Grease volume control has been a long-standing problem for industry, and simply following OEM recommendations may not be enough to solve this problem. There is a simple equation that takes a logical approach to determining the volume of grease to be added. The formula is:
G = 0.114 x D x B
Where G = the amount of grease in ounces, D = the bearing outside diameter in inches and B = the bearing width in inches.
Once the volume is found, it must be converted into shots, or pumps of the grease gun. There is one way to obtain the value used to convert the number; for this the user will need the grease gun to be used and a postal scale. After finding the output per full stroke of the handle, label the gun so that it is now "calibrated". The average value is approximately 18 shots per ounce for most manual guns but grease gun output can vary by a factor of 10, so be sure to calibrate each gun.
Feedback from the lubrication points is needed to verify that the proper frequency and volume has been chosen. Ultrasonic instrumentation might be the best tool available to dial in the optimum relubrication frequency. A conservative approach is to use a frequency generation method as a starting point, and continuously refine that value based on feedback from the ultrasonic equipment. Likewise with volume, ultrasonics can be used to hone in on the correct amount of grease by using the hybrid method. Ultrasonics will be fully discussed in a later issue of ML because it is somewhat of an art form and warrants a separate article on this subject.
The intent of a good maintenance program is to extend the service life of a motor. In most cases, improper electric motor lubrication procedures can have a negative impact on the program. A basic set of procedures should include some variation of the following:
Ensure the grease gun contains the appropriate lubricant.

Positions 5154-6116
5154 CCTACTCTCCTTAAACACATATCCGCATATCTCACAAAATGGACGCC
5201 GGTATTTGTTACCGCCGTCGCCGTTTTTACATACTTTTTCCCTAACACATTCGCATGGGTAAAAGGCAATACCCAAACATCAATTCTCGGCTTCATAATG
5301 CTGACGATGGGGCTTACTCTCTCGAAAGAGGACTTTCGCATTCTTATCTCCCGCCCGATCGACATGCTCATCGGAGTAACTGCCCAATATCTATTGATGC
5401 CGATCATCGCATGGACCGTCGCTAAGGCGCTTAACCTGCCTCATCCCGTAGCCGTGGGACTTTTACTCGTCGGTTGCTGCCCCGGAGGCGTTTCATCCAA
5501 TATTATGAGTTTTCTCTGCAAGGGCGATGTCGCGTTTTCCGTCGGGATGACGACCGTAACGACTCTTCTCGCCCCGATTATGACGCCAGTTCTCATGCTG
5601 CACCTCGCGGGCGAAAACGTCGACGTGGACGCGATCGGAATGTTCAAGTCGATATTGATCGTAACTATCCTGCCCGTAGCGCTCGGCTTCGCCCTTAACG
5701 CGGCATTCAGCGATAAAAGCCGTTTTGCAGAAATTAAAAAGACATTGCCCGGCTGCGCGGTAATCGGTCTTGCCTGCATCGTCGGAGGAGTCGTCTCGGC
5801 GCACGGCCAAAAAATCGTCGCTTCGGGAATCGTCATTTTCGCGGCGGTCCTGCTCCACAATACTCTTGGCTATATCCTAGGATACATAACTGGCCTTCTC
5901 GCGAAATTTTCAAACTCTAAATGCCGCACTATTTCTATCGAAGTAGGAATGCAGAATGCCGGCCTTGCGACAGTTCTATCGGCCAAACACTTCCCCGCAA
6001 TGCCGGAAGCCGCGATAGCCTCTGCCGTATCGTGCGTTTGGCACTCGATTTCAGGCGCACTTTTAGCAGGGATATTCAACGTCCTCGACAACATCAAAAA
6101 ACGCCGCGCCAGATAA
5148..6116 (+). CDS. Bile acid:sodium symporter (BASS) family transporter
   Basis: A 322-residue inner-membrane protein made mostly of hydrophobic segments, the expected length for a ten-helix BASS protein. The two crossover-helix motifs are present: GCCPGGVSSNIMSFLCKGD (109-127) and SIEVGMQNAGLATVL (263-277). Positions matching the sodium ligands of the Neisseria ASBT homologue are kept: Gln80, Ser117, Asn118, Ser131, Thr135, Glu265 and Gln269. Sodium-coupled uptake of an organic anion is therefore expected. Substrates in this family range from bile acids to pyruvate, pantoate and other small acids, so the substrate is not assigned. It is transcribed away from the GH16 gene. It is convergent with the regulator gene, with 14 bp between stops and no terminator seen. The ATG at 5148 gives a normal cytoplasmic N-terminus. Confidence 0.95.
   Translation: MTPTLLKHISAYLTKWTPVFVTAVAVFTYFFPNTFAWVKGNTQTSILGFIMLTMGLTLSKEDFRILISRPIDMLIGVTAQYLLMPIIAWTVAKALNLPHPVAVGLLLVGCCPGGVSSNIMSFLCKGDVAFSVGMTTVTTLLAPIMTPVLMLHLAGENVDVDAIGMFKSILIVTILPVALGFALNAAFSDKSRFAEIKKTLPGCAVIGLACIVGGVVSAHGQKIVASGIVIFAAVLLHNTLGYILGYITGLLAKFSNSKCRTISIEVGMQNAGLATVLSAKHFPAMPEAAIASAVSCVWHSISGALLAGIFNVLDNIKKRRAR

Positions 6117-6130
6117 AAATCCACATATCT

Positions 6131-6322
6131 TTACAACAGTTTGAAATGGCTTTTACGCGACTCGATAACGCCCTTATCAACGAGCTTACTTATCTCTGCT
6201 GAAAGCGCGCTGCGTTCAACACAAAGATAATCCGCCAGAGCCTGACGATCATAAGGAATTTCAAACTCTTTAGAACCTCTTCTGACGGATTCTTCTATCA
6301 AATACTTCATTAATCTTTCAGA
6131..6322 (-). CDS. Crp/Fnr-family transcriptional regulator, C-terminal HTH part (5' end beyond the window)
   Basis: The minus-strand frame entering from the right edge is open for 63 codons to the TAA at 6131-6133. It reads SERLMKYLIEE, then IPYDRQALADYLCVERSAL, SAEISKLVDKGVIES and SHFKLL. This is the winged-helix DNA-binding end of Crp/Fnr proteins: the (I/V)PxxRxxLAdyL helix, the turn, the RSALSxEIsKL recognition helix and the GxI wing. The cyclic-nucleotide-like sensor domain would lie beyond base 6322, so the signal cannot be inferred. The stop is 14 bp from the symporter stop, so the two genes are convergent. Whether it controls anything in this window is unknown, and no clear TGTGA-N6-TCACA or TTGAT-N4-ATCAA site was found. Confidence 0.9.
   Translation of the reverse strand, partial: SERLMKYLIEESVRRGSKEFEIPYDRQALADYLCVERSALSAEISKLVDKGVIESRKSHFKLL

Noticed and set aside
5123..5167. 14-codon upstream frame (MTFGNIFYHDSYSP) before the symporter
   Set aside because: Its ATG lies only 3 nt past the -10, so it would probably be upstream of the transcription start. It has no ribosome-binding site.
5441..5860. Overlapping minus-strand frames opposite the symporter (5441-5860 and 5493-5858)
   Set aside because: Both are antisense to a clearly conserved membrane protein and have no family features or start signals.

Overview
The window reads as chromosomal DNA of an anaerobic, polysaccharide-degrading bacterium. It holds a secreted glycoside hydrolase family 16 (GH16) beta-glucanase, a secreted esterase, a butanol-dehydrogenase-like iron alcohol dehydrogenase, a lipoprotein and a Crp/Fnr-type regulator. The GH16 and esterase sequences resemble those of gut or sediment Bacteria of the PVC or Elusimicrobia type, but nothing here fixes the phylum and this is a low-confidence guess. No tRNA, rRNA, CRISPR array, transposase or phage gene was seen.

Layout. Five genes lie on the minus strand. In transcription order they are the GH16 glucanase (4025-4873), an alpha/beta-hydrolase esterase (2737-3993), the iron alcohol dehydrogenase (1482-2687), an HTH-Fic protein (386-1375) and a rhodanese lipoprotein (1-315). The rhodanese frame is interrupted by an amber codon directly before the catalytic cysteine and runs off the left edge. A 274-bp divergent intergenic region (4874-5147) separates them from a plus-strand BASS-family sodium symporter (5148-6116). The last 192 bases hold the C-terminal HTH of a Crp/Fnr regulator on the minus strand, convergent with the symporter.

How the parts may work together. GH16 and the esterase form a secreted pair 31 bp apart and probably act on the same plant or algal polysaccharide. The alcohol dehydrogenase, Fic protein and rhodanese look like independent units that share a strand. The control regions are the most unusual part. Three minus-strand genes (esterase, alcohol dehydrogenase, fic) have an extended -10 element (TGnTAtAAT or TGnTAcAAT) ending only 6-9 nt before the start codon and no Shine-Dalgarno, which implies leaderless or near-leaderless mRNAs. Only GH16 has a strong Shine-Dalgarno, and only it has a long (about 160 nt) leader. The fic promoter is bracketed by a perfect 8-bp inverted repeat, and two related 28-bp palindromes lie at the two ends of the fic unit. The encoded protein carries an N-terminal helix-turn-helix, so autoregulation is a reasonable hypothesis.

Clean the areas around the relief and fill fittings.
Remove the grease relief valve or drain plug.
Grease the bearing with a calculated amount of grease. Slowly add grease to minimize excessive pressure buildup in the grease cavity.
Watch for grease coming out the relief port. If excessive amounts of grease are pumped into the motor and the old, used grease is not being purged, stop and check for hardened grease blocking the relief passage.
If regreasing is performed with the motor out of service, run the motor until bearing temperature increases to operating temperature to allow for thermal expansion of the grease. Ensure the relief valve or drain plug is left out during this process.
Allow the motor to run at this temperature for a short time to expel any excess grease before installing the bottom grease relief valves.
After excessive grease has been purged, reinstall the drain plug and clean excessive grease from the relief port area.
This article was written to inform the reader of some of the thought processes that go into the creation of a electric motor lubrication program. Remember to take your time and do it right the first time. The rewards are worth the effort.